I also searched for it in a modern Arabic quamous, or dictionary, that I own, but didn’t find TABIRA there either.
I had more success with Lane for the word in its consonant root form طبر or T-B-R. According to this source, Lane registers the root sound T-B-R as being associated with the concepts of hindering, or banishment, or keeping away — which are of course connected to the notion of being hidden in some fashion.
Thus it appears that popular etymology may not be off in this regard, though I intend to pursue this linguistic inquiry with more semantic rigor at a later date. Also a friend of mine in New York who has been to this charming Umayyad outpost town informed me recently that the Portugese pronounce it “Ta-ver-a” — which I shall also be verifying.
While not playing language detective, here are some other things one might be interested in doing there.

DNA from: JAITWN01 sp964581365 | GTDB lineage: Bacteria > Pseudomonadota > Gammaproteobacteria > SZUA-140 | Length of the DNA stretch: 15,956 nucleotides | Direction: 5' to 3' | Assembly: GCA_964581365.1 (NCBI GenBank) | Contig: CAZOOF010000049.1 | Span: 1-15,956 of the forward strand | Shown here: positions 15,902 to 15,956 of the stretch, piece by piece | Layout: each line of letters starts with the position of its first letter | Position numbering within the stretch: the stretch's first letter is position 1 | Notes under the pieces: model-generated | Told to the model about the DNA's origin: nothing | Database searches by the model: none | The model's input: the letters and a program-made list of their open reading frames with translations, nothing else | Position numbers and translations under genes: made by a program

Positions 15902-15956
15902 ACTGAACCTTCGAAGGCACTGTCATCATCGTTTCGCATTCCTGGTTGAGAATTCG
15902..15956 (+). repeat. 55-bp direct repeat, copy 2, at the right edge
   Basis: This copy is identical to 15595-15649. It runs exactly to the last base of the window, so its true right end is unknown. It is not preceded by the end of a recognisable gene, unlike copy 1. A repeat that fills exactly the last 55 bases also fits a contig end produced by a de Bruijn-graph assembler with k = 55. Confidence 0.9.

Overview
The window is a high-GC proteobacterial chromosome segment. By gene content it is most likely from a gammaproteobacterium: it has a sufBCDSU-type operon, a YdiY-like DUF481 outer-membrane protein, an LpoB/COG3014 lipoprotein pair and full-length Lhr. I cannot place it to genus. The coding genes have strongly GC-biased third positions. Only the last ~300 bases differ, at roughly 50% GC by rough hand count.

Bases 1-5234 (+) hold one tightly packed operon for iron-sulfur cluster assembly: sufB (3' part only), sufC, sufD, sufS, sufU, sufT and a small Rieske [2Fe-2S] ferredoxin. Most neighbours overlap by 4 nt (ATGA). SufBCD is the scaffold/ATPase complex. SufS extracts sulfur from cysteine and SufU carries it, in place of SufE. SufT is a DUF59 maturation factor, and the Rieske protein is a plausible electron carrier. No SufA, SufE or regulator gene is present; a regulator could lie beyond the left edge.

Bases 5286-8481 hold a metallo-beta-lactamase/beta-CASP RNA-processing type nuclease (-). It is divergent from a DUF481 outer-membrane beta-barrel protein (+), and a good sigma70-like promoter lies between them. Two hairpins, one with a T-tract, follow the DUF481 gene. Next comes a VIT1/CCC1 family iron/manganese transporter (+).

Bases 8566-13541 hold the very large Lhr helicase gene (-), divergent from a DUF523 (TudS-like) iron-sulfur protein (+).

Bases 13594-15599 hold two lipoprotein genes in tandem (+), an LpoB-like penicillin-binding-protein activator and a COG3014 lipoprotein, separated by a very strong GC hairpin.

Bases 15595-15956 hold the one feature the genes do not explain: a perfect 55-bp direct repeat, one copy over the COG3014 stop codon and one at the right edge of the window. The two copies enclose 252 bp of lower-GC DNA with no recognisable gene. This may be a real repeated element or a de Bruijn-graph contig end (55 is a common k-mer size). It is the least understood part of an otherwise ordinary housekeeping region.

Something to keep in mind: the water/ocean is bone-chilling cold. But bringing my wet SCUBA dive suit from the 90s would hardly work unless I lose A LOT more weight, and suddenly have the gism, or body, I did in my 40s — er, fat chance. Average water temps are 59-68F, between mid Sept and mid October. Brrrrrrr…..
They have hard courts, if my wife is in the mood for a little tennish, while in Tavira… Nice change from the red clay of Gouna (see pic, above), which meant the balls did not bounce right for her (compared to the tournament quality Har-Tru courts at her club in Florida, which are really well maintained), which threw her off her normal game.
Where to buy supplies near our rental flat (more expensive than main market but convenient) LIDL supermarket
Largo Sto Amaro – Armazém Quimigal